Micro- and nanoplastics – current state of knowledge with the focus on oral uptake and toxicity
The production and use of plastics has constantly increased over the last 30 years. Over one third of the plastics is used in disposables, which are discarded within three years of their production. Despite efforts towards recycling, a substantial volume of debris has accumulated in the environment and is slowly degraded to micro- and nanoplastics by weathering and aging. It has recently been discovered that these small particles can enter the food chain, as for example demonstrated by the detection of microplastic particles in honey, beer, salt, sea food and recently in mineral water. Human exposure has further been documented by the detection of plastic microparticles in human feces. Potential toxic consequences of oral exposure to small plastic particles are discussed. Due to lacking data concerning exposure, biodistribution and related effects, the risk assessment of micro- and nanoplastics is still not possible. This review focuses on the oral uptake of plastic and polymer micro- and nanoparticles. Oral exposure, particle fate, changes of particle properties during ingestion and gastrointestinal digestion, and uptake and transport at the intestinal epithelium are reviewed in detail. Moreover, the interaction with intestinal and liver cells and possibly resulting toxicity are highlighted.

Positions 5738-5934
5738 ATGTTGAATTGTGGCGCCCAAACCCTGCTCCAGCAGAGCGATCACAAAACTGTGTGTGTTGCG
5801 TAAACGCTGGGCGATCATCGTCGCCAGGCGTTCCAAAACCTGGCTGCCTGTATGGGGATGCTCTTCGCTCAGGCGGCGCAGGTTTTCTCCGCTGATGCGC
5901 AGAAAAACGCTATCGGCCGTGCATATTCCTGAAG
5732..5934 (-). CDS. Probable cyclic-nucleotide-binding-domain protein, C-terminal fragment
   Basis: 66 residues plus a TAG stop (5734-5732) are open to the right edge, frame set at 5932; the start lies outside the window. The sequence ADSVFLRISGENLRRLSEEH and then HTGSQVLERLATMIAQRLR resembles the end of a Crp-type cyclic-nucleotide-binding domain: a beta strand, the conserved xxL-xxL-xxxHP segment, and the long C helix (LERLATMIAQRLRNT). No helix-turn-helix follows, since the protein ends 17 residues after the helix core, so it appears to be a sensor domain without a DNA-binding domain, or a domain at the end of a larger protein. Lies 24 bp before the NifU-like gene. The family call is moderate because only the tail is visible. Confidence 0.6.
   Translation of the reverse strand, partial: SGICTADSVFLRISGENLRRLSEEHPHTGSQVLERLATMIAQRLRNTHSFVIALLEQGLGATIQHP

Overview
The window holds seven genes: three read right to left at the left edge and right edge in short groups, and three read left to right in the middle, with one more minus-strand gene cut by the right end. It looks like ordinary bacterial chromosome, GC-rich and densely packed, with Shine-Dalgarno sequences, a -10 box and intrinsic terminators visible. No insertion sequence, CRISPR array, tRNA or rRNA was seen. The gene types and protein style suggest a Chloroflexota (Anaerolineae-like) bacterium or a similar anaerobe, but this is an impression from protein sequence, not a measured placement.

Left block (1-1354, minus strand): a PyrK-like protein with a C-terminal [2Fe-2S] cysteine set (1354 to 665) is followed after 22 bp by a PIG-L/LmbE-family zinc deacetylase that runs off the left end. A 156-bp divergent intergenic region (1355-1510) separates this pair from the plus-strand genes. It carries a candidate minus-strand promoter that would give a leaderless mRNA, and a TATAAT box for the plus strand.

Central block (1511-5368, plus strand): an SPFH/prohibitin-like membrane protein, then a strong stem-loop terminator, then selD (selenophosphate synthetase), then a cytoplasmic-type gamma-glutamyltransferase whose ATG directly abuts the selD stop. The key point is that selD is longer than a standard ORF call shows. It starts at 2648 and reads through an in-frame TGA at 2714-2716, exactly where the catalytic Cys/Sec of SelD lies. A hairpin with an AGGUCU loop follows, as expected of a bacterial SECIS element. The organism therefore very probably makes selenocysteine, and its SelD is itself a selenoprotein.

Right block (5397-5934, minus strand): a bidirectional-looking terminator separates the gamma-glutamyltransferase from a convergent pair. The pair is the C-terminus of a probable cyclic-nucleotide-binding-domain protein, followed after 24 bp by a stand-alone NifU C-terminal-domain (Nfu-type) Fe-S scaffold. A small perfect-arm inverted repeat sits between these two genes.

- This article is part of the themed collection: Recent Review Articles